[1THING] Blog: Posts Tagged ‘food’

[ Green Your Tea During Hot Tea Month ]

HotTea-dreamstime_s_15742900January is National Hot Tea Month. To celebrate, here are a few tips to green your brew from the Sierra Club:

Buy loose-leaf tea: Opt for loose leaf tea over disposable tea bags, which use carbon-intensive packaging materials. Many tea bags also contain polypropylene mesh, which can take several years to degrade. Additionally, bagged tea is often machine processed, producing a larger carbon footprint than loose leaf tea, which tends to be hand-picked. If you do purchase tea bags, make sure they’re biodegradable and unbleached. Avoid bags with staples, strings, or tags.

Minimize your water footprint: Only pour enough water to fill your cup to avoid wasting energy boiling what you won’t drink anyway. If it’s safe, use local tap water to brew your tea.

Cold-brew your iced tea: It not only tastes sweeter and smoother than traditional hot-brewed iced tea, but it spares the energy needed to boil your water, relying mainly on an already-running appliance—your refrigerator.  To cold-brew your own iced tea, add about 1.5 times the amount of tea you’d normally use to a pitcher. Pour in cold water, add a lid, and let sit in the fridge for about 4-10 hours. White teas, green teas, and flat oolongs need less time to sit, while rolled oolongs require more time. Herbal infusions and black teas usually need to sit the full ten hours. Strain and enjoy.

Repurpose tea leaves: Most of us know to reuse tea leaves or tea bags for our next cup of tea, but their use extends beyond the kitchen. The high nitrogen content in tea leaves makes them the perfect plant food, which does double duty by helping repel insects and other pests. When transferring a plant to a pot, line the bottom of the pot with used tea bags before adding soil. The tea bags will help retain water and release nutrients into the potting medium.  Dried tea leaves also make fantastic deodorizers. Toss some in the litter box or dog house to remove pet odors. For all-over freshness, sprinkle and gently crush some dried leaves over your carpet. Wait about 10 minutes, then vacuum.

Choose eco-friendly labels: As you would with coffee, buy brands labeled “USDA organic” and “Fair Trade Certified.” To earn the USDA’s organic seal, farmers must not have used synthetic herbicides, pesticides, or fertilizers for at least three years. Meanwhile, although fair trade certification primarily ensures that farmers are paid a just price for their crop, it also has environmental side effects. In return for providing good working conditions and fair wages, producers get paid more for their tea. As a result, famers need less land to support themselves and their families, leaving more land available for natural habitat.

[ Yes We Canned ]

Catalina is now in the business of growing their own local tuna.dreamstime_s_80692229

Did you ever open a can of tuna and think, “This really resembles cat food.” Did you know that there has not been a single commercial tuna cannery in the U.S. since 1972? The Marine Mammal Protection Act passed—protecting whales, dolphins, seals, sea lions, walruses, manatees, etc. The legislation was a fantastic idea, protecting the lives of our friends in the sea, but also ended commercial tuna fishing in America. This really had an impact on the quality of the tuna we were consuming here in America. But…things are looking up for our tuna quality. Whole Foods is promising to only sell sustainable canned tuna by 2018. Some of the lowest quality tuna that was tested are among Target, Costco, Chicken of the Sea, Trader Joe’s, Bumble Bee, and Walmart. The lowest-rated on Greenpeace’s test was Starkist—the largest tuna brand in the U.S., and probably what most Americans have in their cupboard at home.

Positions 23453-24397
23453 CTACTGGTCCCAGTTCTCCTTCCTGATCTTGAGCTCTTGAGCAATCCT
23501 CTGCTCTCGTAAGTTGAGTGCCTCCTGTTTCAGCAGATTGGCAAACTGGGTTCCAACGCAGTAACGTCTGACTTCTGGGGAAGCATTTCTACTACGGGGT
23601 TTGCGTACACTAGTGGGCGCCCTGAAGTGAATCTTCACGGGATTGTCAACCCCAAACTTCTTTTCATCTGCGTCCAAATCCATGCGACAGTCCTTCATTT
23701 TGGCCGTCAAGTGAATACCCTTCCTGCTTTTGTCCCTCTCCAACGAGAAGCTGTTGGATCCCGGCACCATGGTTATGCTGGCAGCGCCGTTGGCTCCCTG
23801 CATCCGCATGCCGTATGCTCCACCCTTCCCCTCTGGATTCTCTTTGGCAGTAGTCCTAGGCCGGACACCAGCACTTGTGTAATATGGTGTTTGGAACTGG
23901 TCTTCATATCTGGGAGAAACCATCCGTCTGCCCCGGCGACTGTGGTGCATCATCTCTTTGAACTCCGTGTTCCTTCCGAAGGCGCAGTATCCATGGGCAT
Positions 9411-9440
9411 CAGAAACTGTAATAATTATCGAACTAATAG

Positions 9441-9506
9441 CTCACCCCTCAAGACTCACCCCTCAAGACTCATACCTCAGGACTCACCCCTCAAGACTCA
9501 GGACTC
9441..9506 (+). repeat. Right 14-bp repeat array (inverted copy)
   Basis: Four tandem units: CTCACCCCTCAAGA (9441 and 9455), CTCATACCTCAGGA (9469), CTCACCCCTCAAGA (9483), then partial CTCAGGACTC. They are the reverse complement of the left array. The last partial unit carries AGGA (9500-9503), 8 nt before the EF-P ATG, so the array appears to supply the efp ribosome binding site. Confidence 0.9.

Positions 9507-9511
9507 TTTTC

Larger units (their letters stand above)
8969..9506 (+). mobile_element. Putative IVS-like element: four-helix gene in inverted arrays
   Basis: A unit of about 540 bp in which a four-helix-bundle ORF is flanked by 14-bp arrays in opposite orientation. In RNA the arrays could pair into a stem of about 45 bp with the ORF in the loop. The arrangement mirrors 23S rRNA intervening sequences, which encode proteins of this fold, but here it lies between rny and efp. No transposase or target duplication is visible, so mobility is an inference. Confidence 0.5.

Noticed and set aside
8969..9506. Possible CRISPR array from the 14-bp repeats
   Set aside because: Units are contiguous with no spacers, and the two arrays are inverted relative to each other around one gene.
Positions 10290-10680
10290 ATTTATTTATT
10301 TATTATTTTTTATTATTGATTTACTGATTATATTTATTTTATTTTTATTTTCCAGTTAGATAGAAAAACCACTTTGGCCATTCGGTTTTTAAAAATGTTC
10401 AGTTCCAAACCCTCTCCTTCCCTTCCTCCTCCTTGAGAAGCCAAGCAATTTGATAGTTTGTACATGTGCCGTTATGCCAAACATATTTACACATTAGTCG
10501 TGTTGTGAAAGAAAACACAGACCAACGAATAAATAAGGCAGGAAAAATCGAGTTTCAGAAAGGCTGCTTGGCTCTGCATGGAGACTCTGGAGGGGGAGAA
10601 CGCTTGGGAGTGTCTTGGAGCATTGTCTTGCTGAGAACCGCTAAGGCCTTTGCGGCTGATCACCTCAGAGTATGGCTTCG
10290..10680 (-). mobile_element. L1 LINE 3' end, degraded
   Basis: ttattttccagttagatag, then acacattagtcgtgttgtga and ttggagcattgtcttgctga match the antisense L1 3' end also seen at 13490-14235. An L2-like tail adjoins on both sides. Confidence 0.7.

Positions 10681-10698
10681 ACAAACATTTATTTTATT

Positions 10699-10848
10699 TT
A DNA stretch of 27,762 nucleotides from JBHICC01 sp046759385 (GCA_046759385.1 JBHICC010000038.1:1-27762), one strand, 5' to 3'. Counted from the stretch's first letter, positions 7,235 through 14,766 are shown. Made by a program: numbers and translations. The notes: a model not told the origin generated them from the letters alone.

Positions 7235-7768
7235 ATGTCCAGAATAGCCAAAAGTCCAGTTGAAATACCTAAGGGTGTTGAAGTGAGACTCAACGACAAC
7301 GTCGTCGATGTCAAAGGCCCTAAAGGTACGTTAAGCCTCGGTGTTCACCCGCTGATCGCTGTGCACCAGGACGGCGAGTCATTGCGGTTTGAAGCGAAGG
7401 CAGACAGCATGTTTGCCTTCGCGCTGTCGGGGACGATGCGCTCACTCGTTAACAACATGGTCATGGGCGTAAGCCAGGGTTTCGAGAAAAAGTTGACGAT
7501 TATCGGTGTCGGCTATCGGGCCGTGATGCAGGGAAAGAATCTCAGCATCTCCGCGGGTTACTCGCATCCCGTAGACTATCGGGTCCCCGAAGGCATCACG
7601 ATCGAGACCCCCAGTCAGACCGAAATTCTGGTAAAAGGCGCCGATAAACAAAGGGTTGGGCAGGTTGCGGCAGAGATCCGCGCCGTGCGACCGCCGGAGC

To read the rest of this very informative article from San Diego MagazineCLICK HERE. 

[ Instead of ban, San Diego will allow recycling of foam food containers ]

While many cities have banned the use of polystyrene food containers, on July 1st 2017, San Diego began allowing the recycling of said polystyrene. Sophie Barnhorst, a San Diego Chamber of Commerce Policy Coordinatordreamstime_s_69651160 stated, “We believe recycling expanded polystyrene food containers is a sensible alternative to an outright ban”.

To read the full article from the San Diego Union Tribune…CLICK HERE. 

[ November Feature: American Farmland Trust ]

No farms, no food. That’s the message of an organization called the American Farmland Trust.

35 years ago, visionary farmland conservationists founded American Farmland Trust.  It’s now part of a national movement to save the land, soil, water and people needed to feed America, and the world.

According to the organization, it’s an uphill battle. Every hour, more than 40 acres of farm or ranch land is lost to urban sprawl or development. Every year, 1.7 billion tons of topsoil is lost to erosion each year in the U.S. That’s enough to fill 1,200 Empire State buildings.

From the halls of Congress to local councils, the American Farmland Trust fights for programs and policies that protect farmland, food and the environment. By mobilizing partners and engaging citizens, they advocate for the changes needed to sustain America’s farmland and the farmers who grow our food.

Since AFT’s founding in 1980 by a group of farmers and citizens concerned about the rapid loss of farmland to development, the organization has helped save millions of acres of farmland, and led the way for establishing sound environmental practices on millions more.

Want to help? Find out more here. https://www.farmland.org/